It’s hardly new to say third-party logistics as an industry has been on a great run. As Western companies have outsourced manufacturing to China and other faraway locations over the last couple decades, the resulting complexities from an extended supply chain have provided a wealth of opportunity for 3PLs. It’s been the 3PLs, and not the asset-based carriers such as ocean or air carriers, who have reaped the lion’s share of the profits from outsourcing and globalization.
What’s interesting, however, is how inaccurate it would be to say the 3PL opportunity has run its course. To the contrary, the 3PL outlook remains as positive as it ever has. Whether through innovation, acknowledgement by shippers that logistics isn’t a core competency or shippers’ increasing emphasis on cost-cutting, it looks like demand for 3PL services will grow at healthy rates for the foreseeable future.
That was a clear message from the 2013 Third Party Logistics Study, an extensive annual survey based on responses from some 1,500 shippers in North America, Europe, Asia-Pacific and Latin America, as well as 800 logistics service providers. The results were presented in a recent conference call hosted by investment bank Stifel Nicolaus.
The survey revealed, for example, a widespread expectation by shippers that their use of 3PLs will grow: 65 percent indicated they would increase their use of 3PL services, whereas just 22 percent indicated the opposite — that is, a likelihood of taking more outsourced logistics services in-house.
That 3-to-1 ratio in favor of greater outsourcing is interpreted in part as a reaction to the challenging economic conditions of recent years in which companies are scouring their supply chains in search of lower costs — a development seen within the transportation world in migration of cargo from air to ocean and truck to intermodal.
“The figures would suggest that the impact of the economy, at least over the past few years, was such that more firms were more aggressive in involving 3PLs than those that returned to in-sourcing,” said John Langley, clinical professor of supply chain management at Penn State University and an author of the study.
For shipper organizations looking to cut costs, 3PLs apparently are delivering the goods: Shippers surveyed reported overall logistics costs fell 18 percent, inventory costs dropped 8 percent and fixed asset costs declined 26 percent, with shippers reporting higher rates of savings through their 3PL relationships.
Perhaps most revealing in terms of the positive outlook for 3PLs, and one of the factors behind several current “buy” recommendations on 3PLs’ shares by Stifel Nicolaus (including Truckload Services, Ryder System, UTi Worldwide, Hub Group and Echo Global Logistics), is that shippers seem to be acknowledging their own limitations.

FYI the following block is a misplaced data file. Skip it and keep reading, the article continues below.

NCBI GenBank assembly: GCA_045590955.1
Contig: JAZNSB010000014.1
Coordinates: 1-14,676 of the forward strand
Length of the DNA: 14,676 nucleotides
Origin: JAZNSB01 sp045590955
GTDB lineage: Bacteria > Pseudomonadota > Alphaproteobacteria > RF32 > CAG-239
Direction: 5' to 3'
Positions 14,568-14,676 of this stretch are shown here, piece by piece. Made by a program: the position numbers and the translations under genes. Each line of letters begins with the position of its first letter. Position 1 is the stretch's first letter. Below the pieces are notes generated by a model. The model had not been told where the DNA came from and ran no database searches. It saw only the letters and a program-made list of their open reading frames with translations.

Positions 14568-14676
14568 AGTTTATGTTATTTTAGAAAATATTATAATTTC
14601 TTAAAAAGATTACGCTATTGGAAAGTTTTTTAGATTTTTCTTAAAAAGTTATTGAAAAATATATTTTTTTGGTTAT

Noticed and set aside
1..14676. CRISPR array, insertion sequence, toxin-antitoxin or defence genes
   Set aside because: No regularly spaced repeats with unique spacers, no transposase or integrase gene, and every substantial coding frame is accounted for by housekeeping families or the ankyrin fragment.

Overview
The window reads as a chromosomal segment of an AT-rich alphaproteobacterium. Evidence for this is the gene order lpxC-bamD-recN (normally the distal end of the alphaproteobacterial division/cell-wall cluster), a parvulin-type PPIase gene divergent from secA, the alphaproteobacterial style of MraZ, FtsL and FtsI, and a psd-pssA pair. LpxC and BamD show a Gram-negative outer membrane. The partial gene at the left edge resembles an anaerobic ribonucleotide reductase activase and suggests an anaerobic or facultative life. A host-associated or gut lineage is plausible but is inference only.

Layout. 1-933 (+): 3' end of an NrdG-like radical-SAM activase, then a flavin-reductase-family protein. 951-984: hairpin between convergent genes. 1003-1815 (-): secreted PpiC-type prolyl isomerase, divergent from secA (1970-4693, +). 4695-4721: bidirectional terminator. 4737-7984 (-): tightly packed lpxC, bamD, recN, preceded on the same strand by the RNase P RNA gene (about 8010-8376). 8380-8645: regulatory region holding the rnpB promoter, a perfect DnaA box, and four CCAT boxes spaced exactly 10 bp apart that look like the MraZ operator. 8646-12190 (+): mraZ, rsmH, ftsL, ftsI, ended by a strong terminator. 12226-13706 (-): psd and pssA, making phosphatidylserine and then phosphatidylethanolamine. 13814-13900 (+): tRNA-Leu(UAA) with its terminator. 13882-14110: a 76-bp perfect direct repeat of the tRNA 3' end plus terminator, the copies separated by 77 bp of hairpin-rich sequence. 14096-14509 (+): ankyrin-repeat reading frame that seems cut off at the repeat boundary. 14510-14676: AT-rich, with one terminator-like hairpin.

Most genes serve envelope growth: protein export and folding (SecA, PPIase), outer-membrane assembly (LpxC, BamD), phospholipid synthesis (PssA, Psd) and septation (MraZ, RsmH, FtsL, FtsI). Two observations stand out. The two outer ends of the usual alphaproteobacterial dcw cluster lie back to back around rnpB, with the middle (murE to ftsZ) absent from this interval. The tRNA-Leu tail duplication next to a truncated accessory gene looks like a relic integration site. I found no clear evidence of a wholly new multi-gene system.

The survey, conducted for 17 years, reveals a significant drop in the number of shippers who consider logistics to be a core competency. In the 2006, 2007 and 2008 surveys, 38 percent, 37 percent and 45 percent of shippers responded affirmatively to the statement, “Logistics is a core competency at our firm.” This year the number was just 15 percent.
Expanding on that theme, respondents are able to check any of eight boxes indicating reasons for not using a 3PL, including, “Cost reductions would not be experienced,” “Service level commitments would not be realized,” and “We have more logistics expertise than most 3PL providers.” But over time, Langley said, the number of boxes checked has “seriously declined.” As time passes, he said, “shippers express fewer reasons why they choose not to outsource.”
This development coincides with another trend identified by the survey: a huge increase in costs associated with natural disasters and other forms of disruption such as systems outages, cyber attacks, energy scarcity and civil unrest. The economic cost of disruptions soared from $62 billion in 2009 to $350 billion in 2011. There would seem to be a connection between growing disruption and the need for 3PL relationships to help manage through them.
At the same time, the survey revealed that shippers choose to outsource certain functions much more frequently than others. The more operational and repetitive function — such as international transportation, domestic transportation, warehousing, forwarding and customs brokerage — are those that are more frequently outsourced. But, Langley said, “Shippers tend to be less likely to outsource activities that they consider to be strategic in nature, regard IT, and — maybe most important of all — those activities that directly impact or relate to the customers.” Such strategic functions less likely to be outsourced include order management and fulfillment, information technology, inventory management and service parts logistics.